Cognitive dissonance is an unpleasant state that arises when an individual holds beliefs, attitudes, or behaviors that are at odds with one another (Aronson, 2012; Skillings & Dobbins, 1991). Cognitive dissonance causes feelings of anxiety and individuals are motivated to move themselves out of this state of dissonance. Cognitive dissonance is a fairly common occurrence in people’s daily lives, resulting from thoughts as simple as "I know it is dangerous to text and drive" and "I text and drive when I’m in a hurry."
People utilize many strategies to minimize their feelings of cognitive dissonance such as rationalization, denial, and minimization. For example, they might rationalize smoking by recognizing it is bad, but also noting they had a stressful week. In regard to stereotypic beliefs, individuals often experience feelings of cognitive dissonance. For example, a belief common among individuals in the United States is that our country is a meritocracy in which individuals get what they deserve based on their hard work (Crandall et al., 2001; Sears & Henry, 2003). This ingrained belief arouses dissonance when White individuals, for example, come across evidence to the contrary, showing that people of color do work hard but are still disproportionally lacking in positions of power and economic wealth in the United States. Not surprisingly, individuals utilize several strategies to minimize these feelings of dissonance and discomfort. By recognizing the feelings of discomfort and anxiety associated with cognitive dissonance, students can become more open to discussing stereotyping and prejudice.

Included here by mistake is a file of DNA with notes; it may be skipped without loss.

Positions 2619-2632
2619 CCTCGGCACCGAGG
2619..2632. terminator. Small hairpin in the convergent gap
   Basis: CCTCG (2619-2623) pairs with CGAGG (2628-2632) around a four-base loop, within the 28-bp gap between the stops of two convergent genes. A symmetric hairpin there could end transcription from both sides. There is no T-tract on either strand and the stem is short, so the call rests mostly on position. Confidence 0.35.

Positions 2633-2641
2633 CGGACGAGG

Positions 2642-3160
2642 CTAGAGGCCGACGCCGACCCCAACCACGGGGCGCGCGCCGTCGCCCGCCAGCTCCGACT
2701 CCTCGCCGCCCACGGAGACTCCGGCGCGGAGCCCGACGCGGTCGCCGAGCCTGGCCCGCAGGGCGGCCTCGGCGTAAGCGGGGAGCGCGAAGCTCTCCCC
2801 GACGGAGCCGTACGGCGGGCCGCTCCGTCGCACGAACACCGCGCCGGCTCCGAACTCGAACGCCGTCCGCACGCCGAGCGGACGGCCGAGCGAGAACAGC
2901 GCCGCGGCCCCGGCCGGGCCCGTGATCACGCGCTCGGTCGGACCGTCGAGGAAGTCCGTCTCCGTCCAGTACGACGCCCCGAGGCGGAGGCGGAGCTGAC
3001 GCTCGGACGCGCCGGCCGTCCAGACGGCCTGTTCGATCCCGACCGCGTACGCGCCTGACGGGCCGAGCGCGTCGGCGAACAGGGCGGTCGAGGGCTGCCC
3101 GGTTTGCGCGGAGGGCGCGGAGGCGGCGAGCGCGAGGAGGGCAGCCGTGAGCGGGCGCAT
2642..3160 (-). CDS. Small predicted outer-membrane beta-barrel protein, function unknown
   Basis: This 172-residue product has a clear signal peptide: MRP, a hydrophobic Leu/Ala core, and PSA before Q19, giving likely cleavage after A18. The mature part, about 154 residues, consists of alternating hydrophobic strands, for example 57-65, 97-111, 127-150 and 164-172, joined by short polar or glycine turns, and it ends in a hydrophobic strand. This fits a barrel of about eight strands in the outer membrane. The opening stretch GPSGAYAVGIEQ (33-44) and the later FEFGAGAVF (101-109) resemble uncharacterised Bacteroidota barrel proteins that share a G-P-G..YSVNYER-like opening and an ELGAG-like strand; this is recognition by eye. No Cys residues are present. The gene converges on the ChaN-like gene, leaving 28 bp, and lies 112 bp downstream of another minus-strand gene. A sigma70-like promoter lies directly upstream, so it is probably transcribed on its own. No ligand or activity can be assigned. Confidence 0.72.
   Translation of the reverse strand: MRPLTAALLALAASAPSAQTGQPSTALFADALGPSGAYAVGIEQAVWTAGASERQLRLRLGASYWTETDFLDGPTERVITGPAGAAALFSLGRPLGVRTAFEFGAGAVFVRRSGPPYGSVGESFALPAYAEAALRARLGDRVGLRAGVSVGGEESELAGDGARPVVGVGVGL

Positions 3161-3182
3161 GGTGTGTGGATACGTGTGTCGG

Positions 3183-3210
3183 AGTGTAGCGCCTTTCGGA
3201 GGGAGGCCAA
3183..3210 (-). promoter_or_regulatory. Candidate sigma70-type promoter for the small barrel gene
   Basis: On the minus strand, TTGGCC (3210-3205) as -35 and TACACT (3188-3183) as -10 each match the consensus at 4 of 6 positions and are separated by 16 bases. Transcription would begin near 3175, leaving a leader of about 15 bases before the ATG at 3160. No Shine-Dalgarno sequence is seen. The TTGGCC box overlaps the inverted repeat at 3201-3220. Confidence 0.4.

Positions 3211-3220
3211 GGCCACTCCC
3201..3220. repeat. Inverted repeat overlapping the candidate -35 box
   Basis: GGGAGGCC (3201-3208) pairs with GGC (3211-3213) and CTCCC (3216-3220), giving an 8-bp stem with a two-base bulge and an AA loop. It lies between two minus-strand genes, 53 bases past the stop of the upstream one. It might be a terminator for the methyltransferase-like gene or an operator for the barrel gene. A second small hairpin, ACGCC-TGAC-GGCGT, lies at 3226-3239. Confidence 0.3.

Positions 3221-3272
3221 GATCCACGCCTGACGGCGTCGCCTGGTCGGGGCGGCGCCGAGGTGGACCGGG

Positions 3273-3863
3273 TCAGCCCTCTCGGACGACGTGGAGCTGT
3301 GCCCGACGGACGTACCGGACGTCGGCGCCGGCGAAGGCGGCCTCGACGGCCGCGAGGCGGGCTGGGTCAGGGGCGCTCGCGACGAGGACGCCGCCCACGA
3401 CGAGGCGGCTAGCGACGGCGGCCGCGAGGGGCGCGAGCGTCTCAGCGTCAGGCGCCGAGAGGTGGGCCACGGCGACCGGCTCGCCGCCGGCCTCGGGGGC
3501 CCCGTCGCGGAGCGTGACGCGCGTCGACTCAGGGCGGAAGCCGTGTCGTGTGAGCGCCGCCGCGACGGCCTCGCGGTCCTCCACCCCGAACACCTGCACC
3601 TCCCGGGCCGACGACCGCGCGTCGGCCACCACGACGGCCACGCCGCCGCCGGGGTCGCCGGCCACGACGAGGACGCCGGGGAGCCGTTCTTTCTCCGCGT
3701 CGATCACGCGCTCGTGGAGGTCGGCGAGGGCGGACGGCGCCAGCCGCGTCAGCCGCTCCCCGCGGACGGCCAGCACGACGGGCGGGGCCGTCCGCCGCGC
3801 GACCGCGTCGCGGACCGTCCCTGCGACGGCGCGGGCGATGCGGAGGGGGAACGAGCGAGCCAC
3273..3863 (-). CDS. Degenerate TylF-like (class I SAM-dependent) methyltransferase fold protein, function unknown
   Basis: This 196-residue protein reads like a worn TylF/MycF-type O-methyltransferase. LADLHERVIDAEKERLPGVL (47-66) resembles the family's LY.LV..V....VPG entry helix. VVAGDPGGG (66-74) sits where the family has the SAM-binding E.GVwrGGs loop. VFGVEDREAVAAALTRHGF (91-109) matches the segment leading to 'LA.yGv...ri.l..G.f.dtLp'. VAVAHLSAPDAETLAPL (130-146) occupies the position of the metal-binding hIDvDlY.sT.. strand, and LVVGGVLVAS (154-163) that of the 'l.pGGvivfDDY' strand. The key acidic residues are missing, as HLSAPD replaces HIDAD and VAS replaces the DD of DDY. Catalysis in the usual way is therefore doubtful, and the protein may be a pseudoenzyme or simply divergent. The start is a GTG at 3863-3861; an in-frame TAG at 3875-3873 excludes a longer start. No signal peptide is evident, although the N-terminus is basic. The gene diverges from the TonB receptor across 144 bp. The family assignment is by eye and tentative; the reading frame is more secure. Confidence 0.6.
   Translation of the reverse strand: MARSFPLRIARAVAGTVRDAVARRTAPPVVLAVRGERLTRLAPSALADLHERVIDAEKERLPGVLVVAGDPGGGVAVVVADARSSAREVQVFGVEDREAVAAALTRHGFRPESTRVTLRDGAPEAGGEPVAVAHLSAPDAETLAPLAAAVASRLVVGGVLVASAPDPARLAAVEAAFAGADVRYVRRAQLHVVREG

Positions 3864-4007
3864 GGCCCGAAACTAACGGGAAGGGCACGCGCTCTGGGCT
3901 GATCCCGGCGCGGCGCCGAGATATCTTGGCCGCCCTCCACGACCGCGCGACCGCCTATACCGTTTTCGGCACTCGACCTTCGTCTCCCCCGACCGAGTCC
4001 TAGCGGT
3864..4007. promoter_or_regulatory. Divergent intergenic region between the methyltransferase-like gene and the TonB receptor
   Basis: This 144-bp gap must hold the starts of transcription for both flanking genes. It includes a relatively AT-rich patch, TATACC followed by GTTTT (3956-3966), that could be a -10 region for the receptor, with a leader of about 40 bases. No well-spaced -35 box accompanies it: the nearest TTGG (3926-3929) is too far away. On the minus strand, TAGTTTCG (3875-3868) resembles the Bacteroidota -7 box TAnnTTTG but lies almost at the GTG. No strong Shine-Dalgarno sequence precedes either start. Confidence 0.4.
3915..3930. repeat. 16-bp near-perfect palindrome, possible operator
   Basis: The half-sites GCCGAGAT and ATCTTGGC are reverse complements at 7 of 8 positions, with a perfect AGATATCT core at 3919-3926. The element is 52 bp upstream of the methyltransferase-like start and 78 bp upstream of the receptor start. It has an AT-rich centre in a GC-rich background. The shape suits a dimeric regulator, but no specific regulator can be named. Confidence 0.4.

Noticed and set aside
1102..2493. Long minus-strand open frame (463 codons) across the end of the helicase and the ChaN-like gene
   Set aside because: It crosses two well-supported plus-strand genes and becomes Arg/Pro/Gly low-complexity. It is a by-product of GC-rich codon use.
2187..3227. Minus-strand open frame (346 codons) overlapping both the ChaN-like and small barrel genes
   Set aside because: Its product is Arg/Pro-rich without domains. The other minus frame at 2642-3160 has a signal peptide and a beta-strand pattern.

Aronson, E. (2012). The social animal (11th ed.) New York, NY: Worth.
Carkenord, D. M. & Bullington, J. (1993). Bringing cognitive dissonance to the classroom. Teaching of Psychology, 20, 41-43. http://dx.doi.org/10.1207/s15328023top2001_9
Crandall, C. S., D’Anello, S., Sakalli, N., Lazarus, E., Wieczorhowska, G., & Feather, N. T. (2001). An attribution-value model of prejudice: Anti-fat attitudes in six nations. Personality and Social Psychology Bulletin, 27, 30-37. http://dx.doi.org/10.1177/0146167201271003
Sears, D. O., & Henry, P. J. (2003). The origins of symbolic racism. Journal of Personality and Social Psychology, 85, 259-275. http://dx.doi.org/10.1037/0022-35184.108.40.2069
Skillings, J. H., & Dobbins, J. E. (1991). Racism as a disease: Etiology and treatment implications. Journal of Counseling & Development, 70, 206-212. http://dx.doi.org/10.1002/j.1556-6676.1991.tb01585.x